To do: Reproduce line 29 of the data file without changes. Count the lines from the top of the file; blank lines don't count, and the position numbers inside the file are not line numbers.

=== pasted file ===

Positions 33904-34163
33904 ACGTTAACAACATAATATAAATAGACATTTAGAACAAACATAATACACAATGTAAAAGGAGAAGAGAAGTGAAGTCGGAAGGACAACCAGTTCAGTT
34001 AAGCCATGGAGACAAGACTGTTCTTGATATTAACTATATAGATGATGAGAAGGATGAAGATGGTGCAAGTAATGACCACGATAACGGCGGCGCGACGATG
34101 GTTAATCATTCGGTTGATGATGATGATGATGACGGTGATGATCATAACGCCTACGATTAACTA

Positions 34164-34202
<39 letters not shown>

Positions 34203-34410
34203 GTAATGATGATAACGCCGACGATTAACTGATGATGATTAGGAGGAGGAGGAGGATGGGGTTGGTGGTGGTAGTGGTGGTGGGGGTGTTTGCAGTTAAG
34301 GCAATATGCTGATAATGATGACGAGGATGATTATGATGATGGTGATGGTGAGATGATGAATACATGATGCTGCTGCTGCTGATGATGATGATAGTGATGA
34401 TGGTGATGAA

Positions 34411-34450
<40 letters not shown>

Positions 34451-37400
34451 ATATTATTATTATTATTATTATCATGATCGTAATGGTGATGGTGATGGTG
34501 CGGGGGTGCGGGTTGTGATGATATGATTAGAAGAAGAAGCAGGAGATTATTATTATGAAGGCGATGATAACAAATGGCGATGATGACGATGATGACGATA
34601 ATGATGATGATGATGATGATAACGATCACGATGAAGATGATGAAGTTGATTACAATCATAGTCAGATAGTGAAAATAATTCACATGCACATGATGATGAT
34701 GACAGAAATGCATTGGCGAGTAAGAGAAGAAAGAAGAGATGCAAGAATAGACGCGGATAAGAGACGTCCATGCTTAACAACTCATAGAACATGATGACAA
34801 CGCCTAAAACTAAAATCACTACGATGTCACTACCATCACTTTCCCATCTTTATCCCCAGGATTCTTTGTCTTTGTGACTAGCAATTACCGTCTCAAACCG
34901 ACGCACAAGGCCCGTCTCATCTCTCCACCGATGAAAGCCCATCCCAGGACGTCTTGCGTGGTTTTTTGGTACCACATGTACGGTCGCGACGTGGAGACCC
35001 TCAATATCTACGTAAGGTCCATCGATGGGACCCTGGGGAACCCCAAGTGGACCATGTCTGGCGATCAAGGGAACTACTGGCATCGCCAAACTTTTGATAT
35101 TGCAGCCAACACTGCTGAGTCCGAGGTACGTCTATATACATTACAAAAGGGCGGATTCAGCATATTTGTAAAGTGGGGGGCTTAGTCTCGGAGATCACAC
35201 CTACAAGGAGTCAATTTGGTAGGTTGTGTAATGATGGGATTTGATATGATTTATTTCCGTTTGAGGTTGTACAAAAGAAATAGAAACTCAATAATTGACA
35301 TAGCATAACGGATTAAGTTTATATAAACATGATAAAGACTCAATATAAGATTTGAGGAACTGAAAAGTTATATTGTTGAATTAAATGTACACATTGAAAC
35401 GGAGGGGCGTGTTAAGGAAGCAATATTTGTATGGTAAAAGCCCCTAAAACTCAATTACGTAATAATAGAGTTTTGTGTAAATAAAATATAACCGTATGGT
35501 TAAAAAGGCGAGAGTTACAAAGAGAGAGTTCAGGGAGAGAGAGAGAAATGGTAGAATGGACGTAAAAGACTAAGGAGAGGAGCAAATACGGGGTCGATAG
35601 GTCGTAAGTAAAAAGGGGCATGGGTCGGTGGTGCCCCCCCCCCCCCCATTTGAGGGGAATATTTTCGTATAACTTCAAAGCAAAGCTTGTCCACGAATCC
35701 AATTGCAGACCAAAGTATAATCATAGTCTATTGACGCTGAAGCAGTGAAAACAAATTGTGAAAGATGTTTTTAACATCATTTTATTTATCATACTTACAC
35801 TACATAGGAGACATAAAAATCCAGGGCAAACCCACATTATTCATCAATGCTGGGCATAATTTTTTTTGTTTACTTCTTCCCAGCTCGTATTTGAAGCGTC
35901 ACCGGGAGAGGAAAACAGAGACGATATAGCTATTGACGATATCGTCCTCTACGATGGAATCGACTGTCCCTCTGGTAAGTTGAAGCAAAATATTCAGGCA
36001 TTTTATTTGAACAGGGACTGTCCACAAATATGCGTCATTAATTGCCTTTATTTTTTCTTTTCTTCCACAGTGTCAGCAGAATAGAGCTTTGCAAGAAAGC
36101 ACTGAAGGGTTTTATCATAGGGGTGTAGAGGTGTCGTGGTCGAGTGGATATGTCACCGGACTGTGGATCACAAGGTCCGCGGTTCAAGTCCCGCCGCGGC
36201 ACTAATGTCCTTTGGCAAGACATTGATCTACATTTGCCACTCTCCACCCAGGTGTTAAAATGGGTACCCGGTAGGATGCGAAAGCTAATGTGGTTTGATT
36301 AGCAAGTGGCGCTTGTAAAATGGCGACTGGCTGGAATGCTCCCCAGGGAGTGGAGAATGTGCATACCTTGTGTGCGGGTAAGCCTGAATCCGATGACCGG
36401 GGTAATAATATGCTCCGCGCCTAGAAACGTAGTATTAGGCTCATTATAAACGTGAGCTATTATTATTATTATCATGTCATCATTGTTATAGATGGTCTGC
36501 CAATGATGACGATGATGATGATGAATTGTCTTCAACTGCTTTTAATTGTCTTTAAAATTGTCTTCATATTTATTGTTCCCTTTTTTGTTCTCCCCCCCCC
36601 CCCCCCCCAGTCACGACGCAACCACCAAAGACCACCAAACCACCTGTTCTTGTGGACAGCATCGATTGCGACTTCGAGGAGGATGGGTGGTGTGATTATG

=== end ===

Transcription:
35901 ACCGGGAGAGGAAAACAGAGACGATATAGCTATTGACGATATCGTCCTCTACGATGGAATCGACTGTCCCTCTGGTAAGTTGAAGCAAAATATTCAGGCA